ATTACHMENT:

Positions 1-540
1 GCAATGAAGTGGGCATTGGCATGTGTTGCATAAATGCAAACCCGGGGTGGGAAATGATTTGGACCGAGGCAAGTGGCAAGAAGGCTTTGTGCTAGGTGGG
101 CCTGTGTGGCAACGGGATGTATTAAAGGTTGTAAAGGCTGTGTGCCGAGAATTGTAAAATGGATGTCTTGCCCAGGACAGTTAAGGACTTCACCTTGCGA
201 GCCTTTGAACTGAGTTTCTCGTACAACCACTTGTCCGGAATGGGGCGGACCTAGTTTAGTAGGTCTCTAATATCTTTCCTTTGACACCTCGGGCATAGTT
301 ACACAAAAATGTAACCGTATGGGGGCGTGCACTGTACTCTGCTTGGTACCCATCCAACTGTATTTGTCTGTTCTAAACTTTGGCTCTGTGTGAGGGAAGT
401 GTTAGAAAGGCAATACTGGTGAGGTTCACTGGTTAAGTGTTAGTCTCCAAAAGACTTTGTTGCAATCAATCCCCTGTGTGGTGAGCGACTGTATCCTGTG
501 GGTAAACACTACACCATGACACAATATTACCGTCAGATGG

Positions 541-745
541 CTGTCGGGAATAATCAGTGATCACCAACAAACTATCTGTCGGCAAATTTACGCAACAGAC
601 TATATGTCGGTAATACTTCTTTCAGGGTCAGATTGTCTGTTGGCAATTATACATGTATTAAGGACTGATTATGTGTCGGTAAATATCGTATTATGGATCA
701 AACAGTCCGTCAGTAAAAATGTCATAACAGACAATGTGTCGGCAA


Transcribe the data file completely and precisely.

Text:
Positions 1-540
1 GCAATGAAGTGGGCATTGGCATGTGTTGCATAAATGCAAACCCGGGGTGGGAAATGATTTGGACCGAGGCAAGTGGCAAGAAGGCTTTGTGCTAGGTGGG
101 CCTGTGTGGCAACGGGATGTATTAAAGGTTGTAAAGGCTGTGTGCCGAGAATTGTAAAATGGATGTCTTGCCCAGGACAGTTAAGGACTTCACCTTGCGA
201 GCCTTTGAACTGAGTTTCTCGTACAACCACTTGTCCGGAATGGGGCGGACCTAGTTTAGTAGGTCTCTAATATCTTTCCTTTGACACCTCGGGCATAGTT
301 ACACAAAAATGTAACCGTATGGGGGCGTGCACTGTACTCTGCTTGGTACCCATCCAACTGTATTTGTCTGTTCTAAACTTTGGCTCTGTGTGAGGGAAGT
401 GTTAGAAAGGCAATACTGGTGAGGTTCACTGGTTAAGTGTTAGTCTCCAAAAGACTTTGTTGCAATCAATCCCCTGTGTGGTGAGCGACTGTATCCTGTG
501 GGTAAACACTACACCATGACACAATATTACCGTCAGATGG

Positions 541-745
541 CTGTCGGGAATAATCAGTGATCACCAACAAACTATCTGTCGGCAAATTTACGCAACAGAC
601 TATATGTCGGTAATACTTCTTTCAGGGTCAGATTGTCTGTTGGCAATTATACATGTATTAAGGACTGATTATGTGTCGGTAAATATCGTATTATGGATCA
701 AACAGTCCGTCAGTAAAAATGTCATAACAGACAATGTGTCGGCAA